Default options in advance directives strongly influenced patients’ end-of-life care choices, according to the authors of a recent study.1

“In a prior, smaller trial, we found that the ways in which advance directives are structured strongly influenced the choices made by seriously ill patients,” says Scott D. Halpern, MD, PhD, the study’s lead author. This affected whether patients wanted to maximize comfort or live as long as possible, and their preferences for life support interventions such as ventilators or feeding tubes.2

Some directives included preselected options for forgoing mechanical ventilation or other forms of life support. If so, patients were much less likely to choose to receive such interventions, even after the use of such defaults was explained to these patients.

In the larger subsequent study, researchers analyzed 492 seriously ill patients. “We sought to determine whether these impacts on patients’ choices in real advance directives would be replicated in a larger and more diverse cohort of seriously ill patients,” says Halpern, professor of medicine, epidemiology, medical ethics, and health policy at the University of Pennsylvania.

Halpern and colleagues also wanted to measure how the changes affected patient outcomes, such as the number of days survived outside the hospital. “Our two main findings were as expected,” Halpern reports.

Default options in advance directives again strongly influenced the choices patients made in completing these documents. Defaulting patients to receive comfort-oriented care did not reduce their number of hospital-free days. “However, we had anticipated that defaulting patients to more comfort-oriented care may produce certain other benefits,” Halpern explains.

The researchers expected to see improved quality of life, reductions in healthcare costs, or greater satisfaction with advance care planning. None of these outcomes were altered by the default options in advance directives. “This study confirms that contrary to popular belief, seriously ill patients’ choices about the types of care they wish to receive do not necessarily reflect deep-seated, well-ordered values,” Halpern reports.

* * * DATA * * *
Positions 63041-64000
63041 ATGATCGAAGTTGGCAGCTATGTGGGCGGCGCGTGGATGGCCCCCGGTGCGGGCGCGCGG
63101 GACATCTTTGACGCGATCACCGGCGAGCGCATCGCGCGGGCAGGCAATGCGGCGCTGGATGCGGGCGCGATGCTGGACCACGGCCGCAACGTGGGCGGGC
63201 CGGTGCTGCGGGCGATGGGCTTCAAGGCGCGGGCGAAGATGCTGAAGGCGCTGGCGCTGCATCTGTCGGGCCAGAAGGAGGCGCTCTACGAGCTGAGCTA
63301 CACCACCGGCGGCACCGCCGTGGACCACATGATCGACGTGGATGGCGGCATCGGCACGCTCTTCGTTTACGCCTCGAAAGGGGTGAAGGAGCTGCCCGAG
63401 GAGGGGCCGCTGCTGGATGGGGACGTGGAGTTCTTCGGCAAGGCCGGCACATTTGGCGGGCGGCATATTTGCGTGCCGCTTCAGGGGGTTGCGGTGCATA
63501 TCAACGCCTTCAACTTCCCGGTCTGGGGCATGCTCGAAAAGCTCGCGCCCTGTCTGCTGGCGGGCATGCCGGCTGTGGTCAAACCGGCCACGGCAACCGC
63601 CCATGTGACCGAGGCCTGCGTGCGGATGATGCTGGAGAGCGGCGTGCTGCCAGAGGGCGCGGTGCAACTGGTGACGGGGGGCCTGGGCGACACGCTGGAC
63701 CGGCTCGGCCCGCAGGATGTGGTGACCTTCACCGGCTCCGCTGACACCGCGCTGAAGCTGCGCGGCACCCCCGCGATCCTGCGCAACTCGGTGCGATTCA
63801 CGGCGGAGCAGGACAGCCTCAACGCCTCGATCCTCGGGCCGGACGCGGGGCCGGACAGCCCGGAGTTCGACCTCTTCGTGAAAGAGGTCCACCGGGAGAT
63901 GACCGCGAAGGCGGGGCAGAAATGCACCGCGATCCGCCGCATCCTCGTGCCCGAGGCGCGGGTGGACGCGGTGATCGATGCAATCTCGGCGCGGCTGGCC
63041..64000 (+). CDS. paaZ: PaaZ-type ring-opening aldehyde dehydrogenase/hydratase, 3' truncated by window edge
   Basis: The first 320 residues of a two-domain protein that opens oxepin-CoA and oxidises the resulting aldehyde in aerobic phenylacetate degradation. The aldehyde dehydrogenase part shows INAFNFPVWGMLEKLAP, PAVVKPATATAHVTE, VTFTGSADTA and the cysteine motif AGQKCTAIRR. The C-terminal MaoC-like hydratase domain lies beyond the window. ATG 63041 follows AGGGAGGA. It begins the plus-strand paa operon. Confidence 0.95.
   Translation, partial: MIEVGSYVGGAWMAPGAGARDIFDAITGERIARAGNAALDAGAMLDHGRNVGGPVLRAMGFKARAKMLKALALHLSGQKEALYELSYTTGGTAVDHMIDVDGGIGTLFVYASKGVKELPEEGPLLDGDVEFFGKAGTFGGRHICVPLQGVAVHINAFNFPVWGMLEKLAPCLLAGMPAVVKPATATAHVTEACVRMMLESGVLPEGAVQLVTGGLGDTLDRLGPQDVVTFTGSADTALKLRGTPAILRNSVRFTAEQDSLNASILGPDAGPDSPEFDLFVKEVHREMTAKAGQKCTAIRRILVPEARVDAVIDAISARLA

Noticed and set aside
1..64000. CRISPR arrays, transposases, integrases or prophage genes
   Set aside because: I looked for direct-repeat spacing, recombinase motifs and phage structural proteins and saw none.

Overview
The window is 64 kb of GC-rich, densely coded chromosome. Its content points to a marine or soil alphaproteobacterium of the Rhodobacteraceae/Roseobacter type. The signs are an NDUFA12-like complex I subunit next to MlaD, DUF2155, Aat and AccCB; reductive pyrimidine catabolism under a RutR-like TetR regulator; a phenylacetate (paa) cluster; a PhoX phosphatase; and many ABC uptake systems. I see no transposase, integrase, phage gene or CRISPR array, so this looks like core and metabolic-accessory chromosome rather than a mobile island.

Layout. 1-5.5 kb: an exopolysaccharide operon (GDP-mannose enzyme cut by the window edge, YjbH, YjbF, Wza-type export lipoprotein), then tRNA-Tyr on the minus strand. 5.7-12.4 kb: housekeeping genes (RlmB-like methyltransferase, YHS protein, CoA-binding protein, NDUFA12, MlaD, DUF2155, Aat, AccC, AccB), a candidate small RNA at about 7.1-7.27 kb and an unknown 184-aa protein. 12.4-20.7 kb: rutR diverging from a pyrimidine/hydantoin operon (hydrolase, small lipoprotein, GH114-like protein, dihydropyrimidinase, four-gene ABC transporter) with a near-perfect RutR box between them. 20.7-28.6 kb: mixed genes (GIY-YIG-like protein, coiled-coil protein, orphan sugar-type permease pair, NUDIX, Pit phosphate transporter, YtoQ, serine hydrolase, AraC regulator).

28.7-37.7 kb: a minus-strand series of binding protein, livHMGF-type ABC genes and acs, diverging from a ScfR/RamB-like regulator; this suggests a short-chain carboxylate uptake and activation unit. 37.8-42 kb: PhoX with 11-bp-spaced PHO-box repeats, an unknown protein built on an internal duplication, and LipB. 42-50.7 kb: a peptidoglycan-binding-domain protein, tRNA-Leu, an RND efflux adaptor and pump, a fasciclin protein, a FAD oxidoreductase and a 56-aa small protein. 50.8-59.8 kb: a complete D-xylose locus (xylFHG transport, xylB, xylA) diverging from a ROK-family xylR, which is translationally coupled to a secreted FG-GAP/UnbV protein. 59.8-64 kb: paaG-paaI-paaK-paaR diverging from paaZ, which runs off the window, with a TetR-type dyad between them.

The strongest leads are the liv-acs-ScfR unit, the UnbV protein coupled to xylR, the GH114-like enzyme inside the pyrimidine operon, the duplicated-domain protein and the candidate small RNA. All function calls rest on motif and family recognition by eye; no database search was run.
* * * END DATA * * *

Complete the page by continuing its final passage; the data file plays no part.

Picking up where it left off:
Instead, decisions frequently are influenced by the ways in which choices are framed. “As such, clinicians and policymakers must be mindful of the language used in advance care planning conversations and documents,” Halpern stresses. For example, language can be used to encourage families to choose to forgo CPR in cases where the burdens outweigh the benefits.3

Overall, the findings point to the limitations of state-authorized advance directive forms, which focus narrowly on specific care choices. “We need to develop new approaches to advance care planning that more holistically incorporate patients’ goals and values,” Halpern suggests.


  1. Halpern SD, Small DS, Troxel AB, et al. Effect of default options in advance directives on hospital-free days and care choices among seriously ill patients: A randomized clinical trial. JAMA Netw Open 2020;3:e201742.
  2. Halpern SD, Loewenstein G, Volpp KG, et al. Default options in advance directives influence how patients set goals for end-of-life care. Health Aff (Millwood) 2013;32:408-417.
  3. Anesi GL, Halpern SD. Choice architecture in code status discussions with terminally ill patients and their families. Intensive Care Med 2016;424:1065-1067.